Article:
Facebook a Gold Mine for Divorce Lawyers
Here’s another good reason not to post compromising pictures or information about yourself on Facebook or Twitter. Your spouse will use it against you in divorce. One group of divorce lawyers says that 81 percent of its members have used or faced such evidence, according to an Associated Press report.
- Your story and your postings must match
- Emotional rants can hurt your case
- Friends’ pages can hurt you too
Your Facebook Musings And Tweets Are Out There
First came stories of Facebook flirting and virtual affairs causing breakups and divorces. Now lawyers use social media activity as evidence in divorce cases. Judges routinely admit online information for divorce, alimony, and child custody. Status updates, tweets, and pictures prove who’s naughty or nice, and also who’s lying. Getting caught in a fib can undermine a case. Aggressive or menacing online comments can prove a parent unfit for custody. Yet many people act as though their online information doesn’t exist or won’t be found.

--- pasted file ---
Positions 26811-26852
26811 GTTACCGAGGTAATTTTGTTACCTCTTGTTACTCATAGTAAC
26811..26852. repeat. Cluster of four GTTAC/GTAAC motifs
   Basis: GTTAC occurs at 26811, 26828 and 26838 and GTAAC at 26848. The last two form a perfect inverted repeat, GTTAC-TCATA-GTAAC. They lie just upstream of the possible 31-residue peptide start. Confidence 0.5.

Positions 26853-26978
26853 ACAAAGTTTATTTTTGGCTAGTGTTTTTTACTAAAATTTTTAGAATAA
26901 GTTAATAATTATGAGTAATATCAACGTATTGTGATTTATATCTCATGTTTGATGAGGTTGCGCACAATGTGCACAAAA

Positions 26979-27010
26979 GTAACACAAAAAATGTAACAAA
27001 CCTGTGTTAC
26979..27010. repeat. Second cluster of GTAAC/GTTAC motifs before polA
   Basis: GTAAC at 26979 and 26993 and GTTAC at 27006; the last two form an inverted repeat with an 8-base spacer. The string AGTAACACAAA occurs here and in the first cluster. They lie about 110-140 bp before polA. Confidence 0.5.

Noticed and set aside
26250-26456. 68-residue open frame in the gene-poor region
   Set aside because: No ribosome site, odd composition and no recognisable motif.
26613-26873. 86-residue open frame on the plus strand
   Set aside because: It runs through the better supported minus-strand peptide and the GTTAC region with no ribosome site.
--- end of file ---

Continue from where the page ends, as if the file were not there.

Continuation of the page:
Social media information has won many cases. A wife proved her husband had resumed drinking, though he denied it. Pictures from a friend’s site showed him swilling beer at a party. Another husband denied having anger management issues. On his Facebook page he threatened to kick the ass of anyone who got in his face. A father listed his status as single and childless while engaged in a child custody battle.
Lawyers tell clients their testimony must match what they say online. Tips for not getting burned by online activity start with avoiding posting material altogether. Knowing and using privacy settings comes next. And policing the pages and postings of friends and others in the know for embarrassing information is a must.
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